Michelle, Amy, Mary and Erland
To start of our design proposal brief we began to boundary set anything associated with the UTS waste system that is in place now. From this we came up with three main areas that we felt as a group needed to be improved to create a better organics waste system at UTS.
The three areas were:
- Signage / Bins
- Data Tools
Having two different disciplinary areas in our group we had two main methods of design research. Visual communication designers use their computers to do their research as well as data collection and statistics, while fashion designers use process journals, observe, analyse and map what is around them. With this we used a combination of our methods and created an online survey which 52 people filled out and completed online research. We also did observations around the university and system mapping which we found to be a useful tool.
- Other university recycling programs
From this research we discovered that not a lot of organics waste is done in Australia but over in American and Canada they have a tournament called Recycle Mania . This is an 8 week tournament that consists of universities and colleges across America and Canada and helps promote their university recycle and waste programs.
We researched into the types of bins that are around the world at the moment. The biggest piece of information received from was that bins with different shape openings are 34% more effective then other bins. (Heimbuch, J., 2016)
Bins that were colourful, neat, and clearly represented were more appealing to the eye. This research was done through observation and analysing the bin designs create form around the world.
- Data Collection Process
Data collection tools were researched to inform us what is already around and what UTS could potentially implement in a new organics waste system
- Observations around UTS
Part of our interdisciplinary research we incorporated observations, so we looked around the uni and observed the bins in placement and the signage. The bins were usually placed on walls or near pillars with a small signage around it, but the signage was never at eye level or clear and precise.
Our survey consisted of 10 questions, which 52 people answered.Link Below
The survey results showed that 90% of people were not aware that UTS was trying to introduce food waste bins. This indicated to us that awareness was the first place to start introducing into the waste management system. If people are not aware of what is happening they cannot separate their waste and help the organics waste program.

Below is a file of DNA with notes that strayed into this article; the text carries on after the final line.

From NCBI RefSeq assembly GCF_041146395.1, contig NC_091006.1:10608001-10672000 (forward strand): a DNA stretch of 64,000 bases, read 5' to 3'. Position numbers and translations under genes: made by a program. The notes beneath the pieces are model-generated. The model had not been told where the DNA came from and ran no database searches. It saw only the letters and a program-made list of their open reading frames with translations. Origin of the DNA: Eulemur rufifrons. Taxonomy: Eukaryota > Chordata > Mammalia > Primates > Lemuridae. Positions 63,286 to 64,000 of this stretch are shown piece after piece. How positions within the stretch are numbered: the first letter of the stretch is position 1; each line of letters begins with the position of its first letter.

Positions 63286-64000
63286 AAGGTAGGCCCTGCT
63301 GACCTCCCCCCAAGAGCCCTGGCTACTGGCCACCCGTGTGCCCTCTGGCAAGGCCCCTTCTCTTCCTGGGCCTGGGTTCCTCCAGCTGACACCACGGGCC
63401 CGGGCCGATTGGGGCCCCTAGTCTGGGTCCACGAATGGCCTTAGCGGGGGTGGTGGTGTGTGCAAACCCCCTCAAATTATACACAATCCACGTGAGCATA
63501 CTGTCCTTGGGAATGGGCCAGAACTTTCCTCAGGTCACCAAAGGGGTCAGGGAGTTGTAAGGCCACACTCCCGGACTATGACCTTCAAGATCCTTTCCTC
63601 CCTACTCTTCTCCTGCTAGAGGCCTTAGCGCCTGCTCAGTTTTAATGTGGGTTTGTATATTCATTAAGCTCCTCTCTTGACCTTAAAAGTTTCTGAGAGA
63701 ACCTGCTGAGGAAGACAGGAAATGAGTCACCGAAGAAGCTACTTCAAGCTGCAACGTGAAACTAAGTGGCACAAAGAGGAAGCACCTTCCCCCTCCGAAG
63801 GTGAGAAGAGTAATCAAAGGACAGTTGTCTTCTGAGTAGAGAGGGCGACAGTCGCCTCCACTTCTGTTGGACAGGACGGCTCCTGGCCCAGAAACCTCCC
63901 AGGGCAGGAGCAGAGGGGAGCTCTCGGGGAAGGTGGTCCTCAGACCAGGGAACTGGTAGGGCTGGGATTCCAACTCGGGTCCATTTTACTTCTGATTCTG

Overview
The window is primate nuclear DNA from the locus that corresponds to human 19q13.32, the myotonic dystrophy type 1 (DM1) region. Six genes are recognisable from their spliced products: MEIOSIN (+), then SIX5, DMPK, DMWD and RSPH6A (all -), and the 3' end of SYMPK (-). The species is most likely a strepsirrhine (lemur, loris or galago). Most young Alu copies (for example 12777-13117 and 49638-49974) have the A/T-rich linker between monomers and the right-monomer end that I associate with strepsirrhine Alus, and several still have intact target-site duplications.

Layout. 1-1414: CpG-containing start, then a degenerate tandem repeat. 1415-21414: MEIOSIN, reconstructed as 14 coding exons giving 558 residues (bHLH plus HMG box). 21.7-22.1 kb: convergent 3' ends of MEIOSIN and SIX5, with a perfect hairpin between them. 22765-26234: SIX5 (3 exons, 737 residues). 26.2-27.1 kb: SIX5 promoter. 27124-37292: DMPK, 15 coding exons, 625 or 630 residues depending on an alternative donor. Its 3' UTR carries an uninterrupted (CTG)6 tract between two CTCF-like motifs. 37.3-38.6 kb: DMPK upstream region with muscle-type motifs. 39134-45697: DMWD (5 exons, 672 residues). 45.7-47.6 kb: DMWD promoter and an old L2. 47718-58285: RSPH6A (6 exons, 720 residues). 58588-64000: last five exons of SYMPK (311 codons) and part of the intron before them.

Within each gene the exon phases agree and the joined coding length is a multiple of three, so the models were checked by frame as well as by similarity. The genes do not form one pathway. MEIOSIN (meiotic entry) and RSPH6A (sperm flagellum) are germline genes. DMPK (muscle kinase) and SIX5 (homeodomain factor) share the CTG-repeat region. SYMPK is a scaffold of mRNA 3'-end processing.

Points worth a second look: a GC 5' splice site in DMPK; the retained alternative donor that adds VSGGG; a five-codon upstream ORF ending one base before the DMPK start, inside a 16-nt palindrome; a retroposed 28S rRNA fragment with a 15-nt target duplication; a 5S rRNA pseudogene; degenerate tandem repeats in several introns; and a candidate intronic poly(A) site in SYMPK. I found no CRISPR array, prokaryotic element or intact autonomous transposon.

Th survey provided solid feedback that we could work with.
With the introduction of on-site organic waste processing to UTS, we need a waste separation system and ongoing education campaign for the continuously changing student body, staff and visitors that results in a near-zero contamination organic waste stream.
(Map displaying the focus areas and sub sections associated with it )
What is – What could be
We created a system to map out what is present to us now and what the potential of the system could be. Example below.
From here we had to create the middle section of the system, the missing link. The solution to get us to where we wanted to be. We focused on Education, Bins and Data tools.
Below is our solutions for the areas of focus.
Awareness is the first key to organics waste management. Educating the students and teachers is the first step. As their is a continual over turn of new students every year and semesters we thought that an o week education session on organics waste was ideal. So students become aware of what UTS is trying to achieve. To have a stall during o week that demonstrates the bin usage, what should go in what bin, the dos and don’ts, the benefits of the environment and the negative impacts on contamination to the environment and atmosphere as well as why it is important to now mix the incorrect waste in the wrong bin.
Once informed in o week there will be an introduction of a competition the UTS Food Waste Race which will be between faculties. This is based on the highest percentage of food waste in bins with the least amount of contamination. The incentive at the end will be a free BBQ for the staff and students. Promotion poster is below.
Bin / Signage
We have re designed the bins for UTS. A one unit bin with two sections. One for the food waste and the other co- mingled. The two different openings to hopefully have more efficient waste management by students and staff. Imagery used with clearly presented ticks and cross (dos and donts) for the bins.
Data collection will be streamed on the splash screens around the uni and show the count of waste saved. Example of a splash back below.
This keeps the students informed on what is going on and how it is helping the environment. A positive reinforcement statement for the students.
Heimbuch, J. (2016). Recycling Bins 34% More Effective When They Have…Holes!. [online] TreeHugger. Available at: http://www.treehugger.com/clean-technology/recycling-bins-34-more-effective-when-they-haveholes.html [Accessed 24 Jun. 2016].
National Recycling Week. (2016). Seven Secrets of Successful Recyclers. [online] Available at: http://recyclingweek.planetark.org/recycling-info/4doitinpublic.cfm [Accessed 24 Jun. 2016].
Recyclemaniacs.org. (2016). About | Recyclemania. [online] Available at: http://recyclemaniacs.org/about [Accessed 24 Jun. 2016].